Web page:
Posted on December 16, 2010

Ottawa Gang Member Deported to Somalia

Andrew Duffy, Ottawa Citizen, Dec. 15, 2010

A 25-year-old street gang member, who came to Ottawa from Somalia at the age of nine, has been deported to that country in an operation praised by Public Safety Minister Vic Toews.

But the father of Omar Ahmed, a former Ridgemont High School student, is furious at the treatment of his son.

Abdi Farah told the Citizen that his son was dropped last week in the lawless Somali capital, Mogadishu, despite assurances he says he was given from Canadian officials that he would be flown to Bosaso, a city in the more stable state of Puntland.

A spokesman for the Canada Border Services Agency would neither confirm nor deny the story.

“I am unable to confirm specifically where he was returned to,” Chris Kealey said.

Ahmed had been held by federal immigration as a danger to Canadians since April 1. He agreed to be deported in order to end his indefinite detention.

According to his father, Ahmed waived his legal appeals based on the government’s assurance he would be returned to Bosaso.

The CBSA’s Kealey said privacy concerns prevent him from revealing details of the government’s dealings with Ahmed.

“But what I can say,” he said, “is that that is inconsistent with the information provided to both him and his father.”

Ahmed has admitted being a member of a notorious Ottawa street gang, the Ledbury Banff Crips. He was known on the street as “Ghost.”

Ahmed has been convicted of a series of crimes, including possession of crack cocaine for the purpose of trafficking, assault, mischief and uttering threats.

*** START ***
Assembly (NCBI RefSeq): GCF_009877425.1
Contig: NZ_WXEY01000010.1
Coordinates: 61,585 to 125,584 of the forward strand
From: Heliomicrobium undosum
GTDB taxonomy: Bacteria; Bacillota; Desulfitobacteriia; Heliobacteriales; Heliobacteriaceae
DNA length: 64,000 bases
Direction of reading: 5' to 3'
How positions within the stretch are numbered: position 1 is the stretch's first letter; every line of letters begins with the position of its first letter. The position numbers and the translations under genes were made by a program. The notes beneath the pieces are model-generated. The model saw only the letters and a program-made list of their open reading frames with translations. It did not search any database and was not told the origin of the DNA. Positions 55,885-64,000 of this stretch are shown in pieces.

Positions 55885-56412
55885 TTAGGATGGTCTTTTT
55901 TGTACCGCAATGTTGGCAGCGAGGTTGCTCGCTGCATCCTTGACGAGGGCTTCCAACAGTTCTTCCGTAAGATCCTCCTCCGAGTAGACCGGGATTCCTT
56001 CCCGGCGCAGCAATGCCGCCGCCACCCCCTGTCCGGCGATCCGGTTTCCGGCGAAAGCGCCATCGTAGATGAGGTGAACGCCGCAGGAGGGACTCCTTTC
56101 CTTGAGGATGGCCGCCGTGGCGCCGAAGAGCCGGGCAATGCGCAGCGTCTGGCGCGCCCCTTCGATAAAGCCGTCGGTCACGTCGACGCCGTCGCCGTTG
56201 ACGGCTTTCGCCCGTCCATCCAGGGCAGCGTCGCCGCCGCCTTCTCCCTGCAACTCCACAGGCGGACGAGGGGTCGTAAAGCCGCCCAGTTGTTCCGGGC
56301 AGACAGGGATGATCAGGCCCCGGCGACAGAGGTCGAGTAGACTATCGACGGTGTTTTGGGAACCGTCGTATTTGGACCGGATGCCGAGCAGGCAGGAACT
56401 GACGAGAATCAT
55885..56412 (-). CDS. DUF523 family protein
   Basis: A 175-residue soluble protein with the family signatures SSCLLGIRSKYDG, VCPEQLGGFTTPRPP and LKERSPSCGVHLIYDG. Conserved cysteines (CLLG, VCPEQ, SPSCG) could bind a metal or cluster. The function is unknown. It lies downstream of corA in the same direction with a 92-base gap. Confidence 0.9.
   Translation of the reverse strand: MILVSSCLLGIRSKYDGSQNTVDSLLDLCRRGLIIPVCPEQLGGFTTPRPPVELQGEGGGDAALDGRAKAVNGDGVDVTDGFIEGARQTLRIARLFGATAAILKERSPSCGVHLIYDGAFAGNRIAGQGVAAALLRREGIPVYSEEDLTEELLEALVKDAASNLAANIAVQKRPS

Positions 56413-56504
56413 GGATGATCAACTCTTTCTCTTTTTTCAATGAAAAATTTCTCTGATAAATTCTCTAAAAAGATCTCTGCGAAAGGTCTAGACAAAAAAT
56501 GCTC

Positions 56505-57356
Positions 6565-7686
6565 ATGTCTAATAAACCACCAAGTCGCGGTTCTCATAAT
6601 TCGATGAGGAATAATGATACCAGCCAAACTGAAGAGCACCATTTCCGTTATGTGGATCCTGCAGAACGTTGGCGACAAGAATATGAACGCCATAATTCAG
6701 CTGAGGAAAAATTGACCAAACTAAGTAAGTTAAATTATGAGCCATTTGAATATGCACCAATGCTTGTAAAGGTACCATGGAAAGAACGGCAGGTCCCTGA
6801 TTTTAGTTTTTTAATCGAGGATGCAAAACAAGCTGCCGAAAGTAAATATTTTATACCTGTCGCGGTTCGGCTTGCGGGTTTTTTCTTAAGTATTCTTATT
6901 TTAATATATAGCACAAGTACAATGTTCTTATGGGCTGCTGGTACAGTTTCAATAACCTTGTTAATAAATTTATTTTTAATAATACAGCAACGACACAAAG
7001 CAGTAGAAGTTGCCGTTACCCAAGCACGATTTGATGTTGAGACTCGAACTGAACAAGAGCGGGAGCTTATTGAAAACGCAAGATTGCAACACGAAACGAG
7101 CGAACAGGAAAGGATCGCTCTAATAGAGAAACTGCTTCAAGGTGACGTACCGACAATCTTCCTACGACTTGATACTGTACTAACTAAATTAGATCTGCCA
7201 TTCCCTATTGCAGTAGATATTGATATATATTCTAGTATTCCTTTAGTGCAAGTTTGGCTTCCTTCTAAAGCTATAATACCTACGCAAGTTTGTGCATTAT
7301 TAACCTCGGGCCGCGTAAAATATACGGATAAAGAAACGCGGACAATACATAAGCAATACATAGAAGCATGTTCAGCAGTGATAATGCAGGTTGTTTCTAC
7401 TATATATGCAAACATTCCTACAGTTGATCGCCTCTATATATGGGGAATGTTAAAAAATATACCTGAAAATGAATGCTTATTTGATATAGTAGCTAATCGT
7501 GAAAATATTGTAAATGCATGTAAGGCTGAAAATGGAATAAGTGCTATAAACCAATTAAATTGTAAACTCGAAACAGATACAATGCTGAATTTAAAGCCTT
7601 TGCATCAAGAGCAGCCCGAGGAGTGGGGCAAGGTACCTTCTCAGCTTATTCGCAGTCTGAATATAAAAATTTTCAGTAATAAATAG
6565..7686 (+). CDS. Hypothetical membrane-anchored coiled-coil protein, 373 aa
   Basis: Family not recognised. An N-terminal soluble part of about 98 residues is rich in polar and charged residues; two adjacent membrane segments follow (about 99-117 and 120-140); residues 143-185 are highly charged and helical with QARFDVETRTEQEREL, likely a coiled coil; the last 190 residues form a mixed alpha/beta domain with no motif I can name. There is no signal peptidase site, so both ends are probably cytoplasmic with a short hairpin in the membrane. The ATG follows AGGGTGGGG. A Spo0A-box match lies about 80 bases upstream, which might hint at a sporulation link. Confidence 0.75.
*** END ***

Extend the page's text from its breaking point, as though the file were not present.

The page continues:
According to an Ottawa police report, the LBC gang uses guns and other weapons to aggressively defend its turf for cocaine trafficking.

Farah said that when his son called him from the Mogadishu airport in a panic, he arranged for a cousin to find him. The two men then walked for three days — about 150 kilometres — before securing a ride to the city of Galkayo, in southern Puntland.

“I am so mad: They (Canadian officials) promised me he would be safe,” said Farah, who fled the repressive Somali regime of president Siad Barre in 1986 and claimed refugee status in Canada.

He later brought his family, including his two young sons, to Ottawa from a refugee camp in Kenya.

Farah was not opposed to his son’s deportation — he thought it might give him the chance to start over — but he’s appalled at the government’s handling of his return.

“They don’t know what they’re doing,” he said. “Imagine: Mogadishu is the worst place on Earth; it’s like Afghanistan. That boy has no experience.”

Somalia’s United Nations-backed government is now battling the Islamist group, al-Shabbab, for control of Mogadishu. The al-Qaeda linked group already controls much of southern and central Somalia.

In a news release, Vic Toews and Immigration Minister Jason Kenney congratulated the CBSA for its “successful removal” of Ahmed, who had been one of 11 Somalia-born criminals awaiting deportation from Canada.

“Removing dangerous offenders not only protects the safety of Canadians, but the integrity of the immigration system,” Toews said. “We do not tolerate those who come to this country and commit serious crimes.”

Canadian border agents flew with Ahmed to Nairobi, Kenya, where he was turned over to private security personnel for the flight to Somalia.

Farah said Ahmed was told he would be taken to Mogadishu, then board an internal flight to Bosaso. In Mogadishu, however, he discovered there was no such flight.

“He was in a very critical condition,” Farah said. “They just left him in the airport.”

Farah said he has spoken with his son five times since he returned to Somalia. He’s now living with relatives in Galkayo, an area recently scarred by inter-clan violence.

“He’s OK, he’s a little bit scared,” said Farah.

Another Ottawa man, Somaliborn Abadir Ali, is also awaiting deportation to the same country.

Ali, 27, has been held in the by immigration authorities for the past two-and-a-half years. Last year, the government declared Ali a threat to Canadians because of five adult criminal convictions, two of which involved violent assaults.